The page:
Netanyahu postpones judicial reform after protests

In the wake of violent mass protests, Israeli Prime Minister Benjamin Netanyahu has for now put a halt to the controversial judicial reform. He wants to avoid civil war through dialogue, Netanyahu explained on Monday, saying that the second and third readings of the bill would be postponed. Commentators wonder whether this will be enough to calm the situation.

Der Standard (AT) /

A lesson in democracy

Israel’s prime minister underestimated the power of popular resistance, writes Der Standard:

“Israel has taught the world a lesson in democracy. The hundreds of thousands of people who took to the streets for weeks in all weather conditions to save their country from a power-hungry, partially corrupt government have shown that democracy does not end with elections. ... The fact that Benjamin Netanyahu has now fired the minister [defence minister Yoav Gallant] only shows how desperate he is: Israel’s longest-ruling prime minister made the wrong calculation: he underestimated how powerless he is when the people on the street mean business.”

Maria Sterkl
Spotmedia (RO) /

The opposite of what was intended

Netanyahu has gravely miscalculated, Spotmedia puts in:

“Benjamin Netanyahu expected that the people would be preoccupied with other problems and that the protests would disperse, but with this attitude he’s triggered a boomerang effect. ... The demands now go far beyond the issue of judicial reform. Political scientists in Israel are talking about the need for a clear and robust constitution to prevent future abuses of power and to punish radical lapses by the government.”

Magda Gradinaru
Cicero (DE) /

Both sides need to move closer

A reform of the Supreme Court is nonetheless necessary, Cicero stresses:

“Israel has no written constitution, so the chief justices refer to various individual ‘basic laws’, which, however, do not have constitutional status. ... This means that the court’s judgements reflect above all the subjective political convictions of the judges, who are recruited almost without exception from the left-liberal, European-influenced middle classes. ... And since the court even has a right of veto on the appointment of new judges, it itself ensures that this remains the case. ... Reason enough, then, for the government and the opposition to move closer to each other and find a compromise that makes the necessary reforms possible and avoids the excesses of the government’s proposal.”

Ingo Way
Politiken (DK) /

Israel needs a constitution

For Politiken, this is a step in the right direction:

“However, even if the battle was victorious, the war for Israel’s future is not yet won. The crisis has exposed the major weaknesses in Israel’s structure and democracy that need to be addressed. ... The country is no longer a young pioneer state, but a regional superpower. It is unacceptable that Israel has no constitution that establishes once and for all the separation of powers between the parliament and the courts. It must correct this sin of omission now. And once this has been done, the Israeli population in general must take up the fight against the settlers and the ultra-Orthodox Jews on both a political and a moral level.”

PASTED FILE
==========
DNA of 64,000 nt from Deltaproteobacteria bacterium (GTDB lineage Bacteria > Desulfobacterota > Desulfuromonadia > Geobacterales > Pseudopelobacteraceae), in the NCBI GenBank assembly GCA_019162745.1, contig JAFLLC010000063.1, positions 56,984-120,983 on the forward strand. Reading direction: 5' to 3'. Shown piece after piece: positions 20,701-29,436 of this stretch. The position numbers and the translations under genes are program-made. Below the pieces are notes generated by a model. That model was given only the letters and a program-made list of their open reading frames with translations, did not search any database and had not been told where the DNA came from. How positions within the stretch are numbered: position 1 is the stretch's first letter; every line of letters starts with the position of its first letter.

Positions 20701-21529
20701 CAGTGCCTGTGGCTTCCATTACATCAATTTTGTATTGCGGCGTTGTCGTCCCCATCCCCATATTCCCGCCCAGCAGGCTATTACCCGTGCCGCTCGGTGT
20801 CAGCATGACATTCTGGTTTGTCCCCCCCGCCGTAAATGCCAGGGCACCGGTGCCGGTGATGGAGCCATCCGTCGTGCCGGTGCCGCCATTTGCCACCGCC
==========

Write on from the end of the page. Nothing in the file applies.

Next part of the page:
Denik N (CZ) /

Postponement won’t end the crisis

Netanyahu will stick to his reform plans, fears Deník N:

“The obstacle preventing a calming of the situation is the longest-serving Israeli prime minister himself. ... Netanyahu, who unlike David Ben-Gurion, the founder of the modern state of Israel, wasn’t capable of leaving politics at the right moment, has above all a personal reason for the reforms — he himself stands accused of corruption and abuse of power. A judicial reform would free him from his problems with the law and allow his radical partners to push through the changes they have long dreamed of but which the Supreme Court has so far denied them. The price of their cynical domestic policy is to put the only functioning democracy in the Middle East at risk.”

Markéta Boubínová
Corriere della Sera (IT) /

New national sentiment as a driving force

Corriere della Sera notes:

“For almost four months, hundreds of thousands of people, including families who until the day before were apolitical, have been demonstrating alongside activists, representatives of the opposition and even the most moderate among the conservatives. And more come every day. The organisers of the protests, representing a centre-left that for years has been suspected of not understanding patriotism, admit that they have rediscovered the colours of the national flag. And it is this recourse to a fabric of identity which until now was claimed exclusively by the forces of the right that makes what is happening in a country that has never faced such radical internal confrontation so extraordinary and dramatic.”

Barbara Stefanelli